Origins Available: Irish
This name comes from the given name Alexander, which was in turn originally derived from the Greek name, which means defender of men. In the late 11th century, Queen Margaret introduced the name into Scotland
by naming one of her sons Alexander; she had heard the name in the Hungarian Court where she was raised. From Scotland
, the name came to Ireland
, where MacAlasandair became the Irish form.
Early Origins of the Alaisder family
The surname Alaisder was first found in Kintyre
, where they held a family seat
from ancient times.
Early History of the Alaisder family
This web page shows only a small excerpt of our Alaisder research.Another 597 words (43 lines of text) covering the years 1200, 1230, 1295, 1431, 1475, 1570, 1602, 1605, 1614, 1615, 1640, 1765, and 1846 are included under the topic Early Alaisder History in all our PDF Extended History products and printed products wherever possible.
Alaisder Spelling Variations
of this family name include: Alexander, Alistair, MacAlexander, McAlexander, Alisandre, Alischoner, Alsinder, Alastair, MacAlexter, Callestar, Aleckander, Alexandri, Alisdair, Alaisder, Alestare, Alistare and many more.
Early Notables of the Alaisder family (pre 1700)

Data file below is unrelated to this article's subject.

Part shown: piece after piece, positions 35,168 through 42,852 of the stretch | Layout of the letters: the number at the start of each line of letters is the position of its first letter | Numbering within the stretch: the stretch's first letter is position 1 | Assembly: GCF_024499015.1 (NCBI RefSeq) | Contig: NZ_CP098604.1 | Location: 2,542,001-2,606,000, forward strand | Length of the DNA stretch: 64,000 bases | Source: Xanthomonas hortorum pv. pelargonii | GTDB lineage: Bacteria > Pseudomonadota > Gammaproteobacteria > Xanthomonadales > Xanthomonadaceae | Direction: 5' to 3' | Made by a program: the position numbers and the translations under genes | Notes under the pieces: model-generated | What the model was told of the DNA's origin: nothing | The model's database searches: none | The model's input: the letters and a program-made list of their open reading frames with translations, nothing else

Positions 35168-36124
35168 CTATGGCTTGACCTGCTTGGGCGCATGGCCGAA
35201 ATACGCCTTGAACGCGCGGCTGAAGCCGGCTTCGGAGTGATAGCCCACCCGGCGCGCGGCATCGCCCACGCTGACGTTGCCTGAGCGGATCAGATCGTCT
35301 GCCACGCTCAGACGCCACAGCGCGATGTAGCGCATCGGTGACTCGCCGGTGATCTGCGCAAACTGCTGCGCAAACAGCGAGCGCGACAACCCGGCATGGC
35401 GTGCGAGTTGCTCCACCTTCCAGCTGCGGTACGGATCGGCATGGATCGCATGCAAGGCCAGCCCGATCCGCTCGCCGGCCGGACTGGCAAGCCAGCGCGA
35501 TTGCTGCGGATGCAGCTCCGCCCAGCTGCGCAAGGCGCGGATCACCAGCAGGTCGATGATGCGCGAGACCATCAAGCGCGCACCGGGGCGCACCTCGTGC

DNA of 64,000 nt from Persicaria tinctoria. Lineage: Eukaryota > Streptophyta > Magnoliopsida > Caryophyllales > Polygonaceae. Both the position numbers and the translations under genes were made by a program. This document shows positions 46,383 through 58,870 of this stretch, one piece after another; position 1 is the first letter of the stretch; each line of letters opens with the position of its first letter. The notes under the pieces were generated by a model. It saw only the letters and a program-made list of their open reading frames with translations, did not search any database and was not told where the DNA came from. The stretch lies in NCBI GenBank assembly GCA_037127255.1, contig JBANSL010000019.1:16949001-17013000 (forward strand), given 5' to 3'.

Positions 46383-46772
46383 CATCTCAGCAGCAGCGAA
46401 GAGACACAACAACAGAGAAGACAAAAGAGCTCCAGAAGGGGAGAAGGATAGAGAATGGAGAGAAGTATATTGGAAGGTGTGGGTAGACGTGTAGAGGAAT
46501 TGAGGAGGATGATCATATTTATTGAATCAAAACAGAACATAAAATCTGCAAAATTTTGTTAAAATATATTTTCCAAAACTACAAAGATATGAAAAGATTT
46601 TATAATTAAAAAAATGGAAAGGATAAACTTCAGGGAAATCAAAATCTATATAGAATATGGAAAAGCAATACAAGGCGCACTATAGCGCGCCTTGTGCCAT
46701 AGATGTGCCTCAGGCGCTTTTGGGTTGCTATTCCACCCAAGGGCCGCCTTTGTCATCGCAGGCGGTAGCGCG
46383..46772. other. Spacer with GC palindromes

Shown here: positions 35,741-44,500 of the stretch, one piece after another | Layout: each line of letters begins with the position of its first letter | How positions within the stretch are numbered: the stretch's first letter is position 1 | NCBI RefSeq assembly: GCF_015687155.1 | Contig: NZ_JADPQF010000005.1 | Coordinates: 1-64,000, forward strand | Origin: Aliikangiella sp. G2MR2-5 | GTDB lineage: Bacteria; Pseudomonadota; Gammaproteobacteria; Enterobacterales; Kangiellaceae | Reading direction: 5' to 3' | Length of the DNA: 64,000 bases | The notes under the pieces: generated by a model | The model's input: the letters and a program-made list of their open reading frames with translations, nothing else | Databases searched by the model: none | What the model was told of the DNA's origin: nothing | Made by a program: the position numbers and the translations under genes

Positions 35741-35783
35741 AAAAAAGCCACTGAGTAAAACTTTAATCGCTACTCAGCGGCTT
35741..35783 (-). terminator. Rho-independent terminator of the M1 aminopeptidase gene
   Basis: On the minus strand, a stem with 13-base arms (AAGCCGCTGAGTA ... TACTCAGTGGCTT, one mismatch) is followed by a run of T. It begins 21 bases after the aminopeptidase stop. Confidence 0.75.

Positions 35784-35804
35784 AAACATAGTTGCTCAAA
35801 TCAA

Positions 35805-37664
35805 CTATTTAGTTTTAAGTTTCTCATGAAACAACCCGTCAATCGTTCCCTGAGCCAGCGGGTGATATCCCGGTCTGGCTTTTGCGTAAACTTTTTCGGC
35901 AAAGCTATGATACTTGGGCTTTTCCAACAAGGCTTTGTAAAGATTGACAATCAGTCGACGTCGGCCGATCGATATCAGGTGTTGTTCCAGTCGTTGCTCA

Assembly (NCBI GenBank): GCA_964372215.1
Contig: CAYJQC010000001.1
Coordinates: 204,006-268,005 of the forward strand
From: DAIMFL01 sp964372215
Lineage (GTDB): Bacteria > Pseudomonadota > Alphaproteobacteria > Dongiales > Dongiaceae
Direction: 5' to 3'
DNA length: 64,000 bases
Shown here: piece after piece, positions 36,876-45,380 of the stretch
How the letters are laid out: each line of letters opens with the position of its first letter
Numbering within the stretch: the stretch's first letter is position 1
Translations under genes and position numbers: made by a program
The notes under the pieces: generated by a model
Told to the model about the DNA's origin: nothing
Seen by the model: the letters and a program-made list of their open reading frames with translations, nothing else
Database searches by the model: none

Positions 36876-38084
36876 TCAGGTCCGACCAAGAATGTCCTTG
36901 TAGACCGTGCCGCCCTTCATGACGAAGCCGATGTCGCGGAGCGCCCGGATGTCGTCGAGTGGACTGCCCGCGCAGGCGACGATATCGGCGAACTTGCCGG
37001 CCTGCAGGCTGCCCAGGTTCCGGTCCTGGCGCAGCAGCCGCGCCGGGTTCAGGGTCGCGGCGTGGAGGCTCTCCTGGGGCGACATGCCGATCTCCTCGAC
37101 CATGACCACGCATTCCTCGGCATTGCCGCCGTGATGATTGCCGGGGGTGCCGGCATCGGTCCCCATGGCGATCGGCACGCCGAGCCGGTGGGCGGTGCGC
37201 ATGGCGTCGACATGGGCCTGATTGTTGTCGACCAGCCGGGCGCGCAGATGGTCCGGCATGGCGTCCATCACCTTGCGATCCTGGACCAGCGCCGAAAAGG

Another 30 words (2 lines of text) are included under the topic Early Alaisder Notables in all our PDF Extended History products and printed products wherever possible.
Migration of the Alaisder family to Ireland
Some of the Alaisder family moved to Ireland
, but this topic is not covered in this excerpt.Another 180 words (13 lines of text) about their life in Ireland is included in all our PDF Extended History products and printed products wherever possible.
Migration of the Alaisder family to the New World and Oceana
Some of the first settlers of this family name or some of its variants were: Sir William Alexander, Earl of Stirling
, who colonized Nova Scotia, in Antigonish, Pictou, the Carolinas, Virginia and Upper Canada. Richard H. Alexander, traveled from Ontario in a group called the ".
The Alaisder Motto
The motto was originally a war cry or slogan. Mottoes first began to be shown with arms in the 14th and 15th centuries, but were not in general use until the 17th century. Thus the oldest coats of arms generally do not include a motto. Mottoes seldom form part of the grant of arms: Under most heraldic authorities, a motto is an optional component of the coat of arms, and can be added to or changed at will; many families have chosen not to display a motto.
Motto: Per mare, per terras
Motto Translation: By sea, by land.